People with MS may have 3 main types of bladder control problems:
Difficulty storing urine happens when the nerves affected by MS mistakenly send a "bladder is full" message to the brain too early. Even though the bladder is not full, the brain thinks that it is. This leads to a frequent desire to urinate, a feeling that there is an urgent need to urinate, dribbling urine, urinary incontinence (inability to hold urine), and frequent urination at night.
Difficulty emptying urine happens when the bladder can't send the brain a message saying "I'm full" because the nerve pathways between the bladder and brain have been damaged. As a result, the bladder becomes so full of urine that it overflows. This leads to symptoms such as feeling an urgent need to urinate, dribbling urine, urinary incontinence, and trouble getting the flow of urine started once you are in the bathroom.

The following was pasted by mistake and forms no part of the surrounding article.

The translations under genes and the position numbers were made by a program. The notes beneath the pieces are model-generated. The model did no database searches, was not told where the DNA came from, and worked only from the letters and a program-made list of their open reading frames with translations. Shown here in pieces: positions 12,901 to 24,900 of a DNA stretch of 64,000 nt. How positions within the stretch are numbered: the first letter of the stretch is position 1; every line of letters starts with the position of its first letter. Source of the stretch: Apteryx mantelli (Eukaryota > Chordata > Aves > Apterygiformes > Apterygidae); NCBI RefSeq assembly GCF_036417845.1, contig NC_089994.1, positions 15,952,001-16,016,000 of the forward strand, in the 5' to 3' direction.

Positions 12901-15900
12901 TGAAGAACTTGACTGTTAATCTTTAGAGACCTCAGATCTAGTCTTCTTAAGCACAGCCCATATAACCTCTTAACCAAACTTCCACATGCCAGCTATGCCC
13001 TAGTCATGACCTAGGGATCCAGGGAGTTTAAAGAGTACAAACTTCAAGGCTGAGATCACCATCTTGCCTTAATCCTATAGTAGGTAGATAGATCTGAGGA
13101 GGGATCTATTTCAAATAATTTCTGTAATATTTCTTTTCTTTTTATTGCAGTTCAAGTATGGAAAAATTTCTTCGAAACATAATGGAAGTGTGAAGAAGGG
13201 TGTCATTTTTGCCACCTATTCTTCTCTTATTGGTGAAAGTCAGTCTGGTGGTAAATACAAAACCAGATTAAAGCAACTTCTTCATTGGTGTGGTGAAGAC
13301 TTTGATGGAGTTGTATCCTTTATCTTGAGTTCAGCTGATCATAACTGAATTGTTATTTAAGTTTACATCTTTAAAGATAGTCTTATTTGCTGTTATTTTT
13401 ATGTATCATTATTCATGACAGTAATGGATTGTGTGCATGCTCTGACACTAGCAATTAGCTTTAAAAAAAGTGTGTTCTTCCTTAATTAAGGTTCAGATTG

Combined dysfunction occurs when the muscles involved in urination become uncoordinated. In order for urination to happen, the sphincters (muscular rings that keep the bladder closed) must relax, allowing urine to leave the bladder. The bladder must also contract, pushing the urine out. If the bladder contracts but the sphincters do not relax, urine stays trapped within the bladder. The most common symptoms of combined dysfunction are dribbling of urine, urinary incontinence, an urgent need to urinate, and difficulty starting the flow of urine.
MS bladder problems can also lead to complications such as urinary tract infections (UTIs) and bladder or kidney stones. Read "How you can cope with MS bladder problems" to learn more about how to manage MS bladder problems.
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